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Using technology in meaningful ways is as essential to today’s teaching and learning as reading, writing, and arithmetic. Stakeholders from around Baltimore County understood this urgency and prioritized graduating every student globally competitive in our Blueprint 2.0 strategic plan. Our theory of action leverages technology in two ways—through equitable access for every student to an effective digital learning environment and second language proficiency. The bold initiatives that are transforming our schools are S.T.A.T., or Students and Teachers Accessing Tomorrow, and the Passport Program for elementary world language instruction. ...
LFA’s member organizations and partners have many examples of schools that have adopted innovative practices or have taken risks that have paid off in their students’ academic achievement. As we head back to school, here are five of our favorite success stories from 2016 that we hope will give inspiration and ideas for your work.
District officials in the Tacoma, Wash. district have designed a system of supports to help students transition from prekindergarten through high school, and they work with local universities to ensure their curriculum is aligned and students have access to financial aid. High school graduation rates have dramatically increased under the strategic plan, two Tacoma administrators write in this article for School Administrator magazine. ...
This guest blog was written by teacher Nichole Santangelo for the Partnership for 21st Century Learning. Learn more about Rancho Minerva, a P21 Exemplar School, in this Success Story.
How Can a Middle School Be Structured To Foster New Digital Workplace Skills and Opportunities for 21st Century Careers?
Rancho Minerva Middle School, located 45 miles North of San Diego, is a middle school on the move. It is a school with over 90% of its students living below the poverty line with nearly 3/4ths speaking a primary language other than English. Rancho Minerva has taken an innovative turnaround approach to preparing its students for college and career. ...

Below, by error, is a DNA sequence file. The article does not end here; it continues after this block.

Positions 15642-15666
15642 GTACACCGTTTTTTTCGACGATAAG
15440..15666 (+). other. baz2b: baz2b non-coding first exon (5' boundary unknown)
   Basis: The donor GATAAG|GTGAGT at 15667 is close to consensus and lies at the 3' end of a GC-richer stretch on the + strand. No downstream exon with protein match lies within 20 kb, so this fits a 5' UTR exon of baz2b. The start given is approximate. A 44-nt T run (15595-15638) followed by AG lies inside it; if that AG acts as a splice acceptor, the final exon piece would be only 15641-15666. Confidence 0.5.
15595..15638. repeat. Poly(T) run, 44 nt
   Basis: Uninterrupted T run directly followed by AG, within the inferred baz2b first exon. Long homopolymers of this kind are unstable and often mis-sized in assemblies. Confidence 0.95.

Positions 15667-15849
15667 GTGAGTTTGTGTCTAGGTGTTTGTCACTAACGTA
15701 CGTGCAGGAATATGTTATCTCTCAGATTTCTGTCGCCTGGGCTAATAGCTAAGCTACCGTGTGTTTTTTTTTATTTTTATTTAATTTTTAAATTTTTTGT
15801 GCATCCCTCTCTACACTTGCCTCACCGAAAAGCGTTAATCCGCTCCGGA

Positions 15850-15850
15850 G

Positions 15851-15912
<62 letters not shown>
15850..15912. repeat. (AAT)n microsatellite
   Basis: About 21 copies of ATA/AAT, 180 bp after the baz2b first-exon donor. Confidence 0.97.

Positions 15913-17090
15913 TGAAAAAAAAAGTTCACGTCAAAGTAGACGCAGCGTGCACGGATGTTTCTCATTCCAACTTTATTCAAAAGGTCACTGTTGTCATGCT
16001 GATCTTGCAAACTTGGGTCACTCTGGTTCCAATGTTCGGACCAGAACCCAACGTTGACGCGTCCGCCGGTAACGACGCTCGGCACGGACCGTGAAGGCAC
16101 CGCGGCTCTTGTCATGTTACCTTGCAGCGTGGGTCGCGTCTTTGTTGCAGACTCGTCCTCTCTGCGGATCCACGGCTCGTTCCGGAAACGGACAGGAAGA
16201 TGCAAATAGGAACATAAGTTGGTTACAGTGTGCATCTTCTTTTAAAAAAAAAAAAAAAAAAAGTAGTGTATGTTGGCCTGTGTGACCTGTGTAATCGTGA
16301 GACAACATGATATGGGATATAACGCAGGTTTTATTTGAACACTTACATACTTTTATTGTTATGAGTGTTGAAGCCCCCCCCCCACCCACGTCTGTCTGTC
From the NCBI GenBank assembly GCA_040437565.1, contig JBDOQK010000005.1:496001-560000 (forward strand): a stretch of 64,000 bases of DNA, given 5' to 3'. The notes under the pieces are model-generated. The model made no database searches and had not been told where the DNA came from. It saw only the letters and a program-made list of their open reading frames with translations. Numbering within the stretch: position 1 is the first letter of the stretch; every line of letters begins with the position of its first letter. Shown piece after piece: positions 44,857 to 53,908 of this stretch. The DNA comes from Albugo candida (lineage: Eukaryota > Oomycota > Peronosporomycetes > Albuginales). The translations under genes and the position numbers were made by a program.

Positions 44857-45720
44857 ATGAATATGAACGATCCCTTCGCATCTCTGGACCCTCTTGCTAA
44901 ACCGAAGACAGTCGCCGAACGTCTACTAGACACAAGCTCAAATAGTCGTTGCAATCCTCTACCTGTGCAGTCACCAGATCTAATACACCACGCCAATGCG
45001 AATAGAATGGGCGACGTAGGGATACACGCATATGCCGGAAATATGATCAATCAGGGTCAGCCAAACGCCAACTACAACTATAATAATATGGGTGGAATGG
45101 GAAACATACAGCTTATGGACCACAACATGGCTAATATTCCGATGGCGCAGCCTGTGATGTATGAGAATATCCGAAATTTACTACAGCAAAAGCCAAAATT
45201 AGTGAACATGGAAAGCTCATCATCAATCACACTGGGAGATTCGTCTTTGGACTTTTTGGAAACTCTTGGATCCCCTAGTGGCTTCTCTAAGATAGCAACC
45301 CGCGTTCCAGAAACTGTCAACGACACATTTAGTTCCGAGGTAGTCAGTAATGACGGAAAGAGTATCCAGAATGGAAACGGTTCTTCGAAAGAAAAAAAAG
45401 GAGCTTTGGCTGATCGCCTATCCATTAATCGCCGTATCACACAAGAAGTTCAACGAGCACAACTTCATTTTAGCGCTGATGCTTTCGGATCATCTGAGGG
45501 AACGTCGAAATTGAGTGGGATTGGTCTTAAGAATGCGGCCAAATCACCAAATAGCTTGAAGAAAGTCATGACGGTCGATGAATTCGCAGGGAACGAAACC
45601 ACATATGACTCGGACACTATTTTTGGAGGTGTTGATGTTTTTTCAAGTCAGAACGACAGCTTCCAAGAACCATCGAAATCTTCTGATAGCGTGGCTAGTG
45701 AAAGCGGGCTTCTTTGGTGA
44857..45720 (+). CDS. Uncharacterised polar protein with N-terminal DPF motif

What did you do this summer?
For many of us in education, summer is a time for reflection on the past and planning for the future. We engage in professional learning, and if we’re lucky, we expand our horizons by visiting new places.
I had the great fortune to do all of these things last month during a fascinating trip to China.
At the invitation of China’s National Center for School Curriculum and Textbook Development, several U.S. education leaders and I participated in the China Teacher Leaders Forum and a series of other meetings with Chinese agency heads, educators and teacher educators, and business and philanthropic representatives.
We were invited to teach, but as often happens in these situations, we ended up learning even more. And the July trip was only the beginning of what I hope will be an extended and mutually beneficial exchange. ...
Learning Forward and the Learning First Alliance are hosting Leading Schools for College and Career Readiness: A Professional Learning Framework for Principals, an interactive webinar that explores the leadership practices behind student success.
Principal Niki Newman-Brown of Prince George’s County (Md.) Public Schools will show how she achieved promising results through promoting professional learning for teachers grounded in data and aligned to rigorous student goals. Until recently, Ms. Newman-Brown was the principal of Mary Harris “Mother” Jones Elementary School; she is now transitioning to a district leadership role. She also participated with her students and teachers in a series of videos from The Wallace Foundation that illuminate effective principal leadership practices.
Learning Forward’s Deputy Executive Director Frederick Brown also will discuss successful strategies for leading adult learning among school staff to increase college- and career-readiness for students. ...
Like the tiles in a mosaic, each interesting on its own but collectively presenting a separate image, the current state of public education in America generally does not appear as a complete picture when reading individual news stories or research studies. The challenges facing public schools are many, but together they conspire to threaten this most vital institution if left unaddressed.